To disclose or not disclosure? Sometimes, it is complicated!

Post by Caleb Woo, Co-Founder

A court judgement in Taiwan upheld a FSC penalty for non-disclosure of a substantial shareholding position, stating that – “Shares Held under the Names of Third Parties“ are under the obligation to disclose shareholding under the Securities and Exchange Act. The bottom line: even third parties need to disclose as well!

The courts determined regardless of whether someone has shares held under the names of third parties, one needs to observe the economic substance instead of the legal form or structural relationship. Hence, even though forming such an arrangement between an internal party and a third party is due to either the Company Act or other legal relationships, the internal party’s statutory obligation to register the transaction cannot be waived.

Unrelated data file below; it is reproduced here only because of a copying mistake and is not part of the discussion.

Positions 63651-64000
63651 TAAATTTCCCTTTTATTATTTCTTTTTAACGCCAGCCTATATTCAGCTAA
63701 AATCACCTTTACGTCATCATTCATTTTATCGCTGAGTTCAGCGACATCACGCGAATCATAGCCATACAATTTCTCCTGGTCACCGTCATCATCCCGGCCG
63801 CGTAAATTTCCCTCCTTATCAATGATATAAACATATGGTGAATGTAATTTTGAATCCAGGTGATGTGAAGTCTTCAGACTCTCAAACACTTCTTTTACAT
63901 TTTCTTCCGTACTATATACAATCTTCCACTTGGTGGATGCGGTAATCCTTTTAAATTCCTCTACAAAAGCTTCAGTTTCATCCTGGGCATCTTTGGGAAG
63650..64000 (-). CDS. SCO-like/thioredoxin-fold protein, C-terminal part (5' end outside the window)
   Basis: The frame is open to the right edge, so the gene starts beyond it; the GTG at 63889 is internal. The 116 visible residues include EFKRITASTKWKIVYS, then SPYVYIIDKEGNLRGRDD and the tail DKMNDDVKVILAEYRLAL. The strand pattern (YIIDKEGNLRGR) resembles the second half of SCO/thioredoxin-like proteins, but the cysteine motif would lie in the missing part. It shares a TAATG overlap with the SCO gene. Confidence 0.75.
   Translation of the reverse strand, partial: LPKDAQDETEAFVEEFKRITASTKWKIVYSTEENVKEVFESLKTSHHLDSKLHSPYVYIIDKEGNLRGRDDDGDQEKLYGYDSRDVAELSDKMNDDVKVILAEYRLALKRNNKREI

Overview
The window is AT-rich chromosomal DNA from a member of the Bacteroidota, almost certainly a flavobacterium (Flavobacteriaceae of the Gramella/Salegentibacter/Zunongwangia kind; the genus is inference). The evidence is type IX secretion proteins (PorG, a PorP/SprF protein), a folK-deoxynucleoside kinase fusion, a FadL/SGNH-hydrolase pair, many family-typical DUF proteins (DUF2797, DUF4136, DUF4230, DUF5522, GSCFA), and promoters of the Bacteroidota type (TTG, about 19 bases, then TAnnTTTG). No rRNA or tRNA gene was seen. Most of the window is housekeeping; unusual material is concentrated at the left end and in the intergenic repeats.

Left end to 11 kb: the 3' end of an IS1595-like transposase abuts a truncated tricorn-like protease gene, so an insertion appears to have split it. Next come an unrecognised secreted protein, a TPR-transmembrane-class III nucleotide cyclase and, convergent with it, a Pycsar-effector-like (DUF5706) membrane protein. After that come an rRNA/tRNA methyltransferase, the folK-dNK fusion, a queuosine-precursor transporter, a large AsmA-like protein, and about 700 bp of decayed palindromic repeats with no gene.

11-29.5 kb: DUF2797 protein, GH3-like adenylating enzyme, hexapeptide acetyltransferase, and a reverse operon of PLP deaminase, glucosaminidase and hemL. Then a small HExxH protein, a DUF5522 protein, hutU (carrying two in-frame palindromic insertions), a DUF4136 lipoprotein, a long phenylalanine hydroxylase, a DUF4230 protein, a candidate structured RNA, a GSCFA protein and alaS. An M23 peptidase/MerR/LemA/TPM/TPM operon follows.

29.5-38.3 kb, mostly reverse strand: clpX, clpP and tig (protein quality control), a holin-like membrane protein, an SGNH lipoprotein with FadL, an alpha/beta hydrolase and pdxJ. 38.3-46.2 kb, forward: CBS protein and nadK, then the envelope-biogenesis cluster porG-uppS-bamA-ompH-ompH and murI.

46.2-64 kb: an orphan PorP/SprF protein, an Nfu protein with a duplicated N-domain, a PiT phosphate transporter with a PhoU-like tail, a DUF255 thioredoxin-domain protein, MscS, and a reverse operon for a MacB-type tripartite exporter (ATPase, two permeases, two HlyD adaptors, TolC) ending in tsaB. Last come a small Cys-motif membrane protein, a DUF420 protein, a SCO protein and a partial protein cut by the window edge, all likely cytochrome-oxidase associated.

The Appellant failed to cause the Holding Company to register Company A’s transfer of Company B stocks, violating Paragraph 3 of Article 22-2 of the Securities and Exchange Act as the court would also consider the economic substance observed as a basis for its judgment.

With company legal structures becoming more complicated, software is needed to determine the beneficial ownership position and to automatically alert for disclosure, which has been a constant request from our clients. We now have the capability to navigate complex entity trees and structures, and perform position look-throughs to determine the correct position holdings for all of a client’s entities to determine the disclosure requirements.

Talk to us today to find out how AG can help your shareholding disclosures.

Adapted from:

AG’s Linkedin post

The Determination of “Shares Held under the Names of Third Parties” for the Obligation to Register Shareholding under the Securities and Exchange Act – Administrative Supreme Court Judgment 108-Shang- – Lexolog

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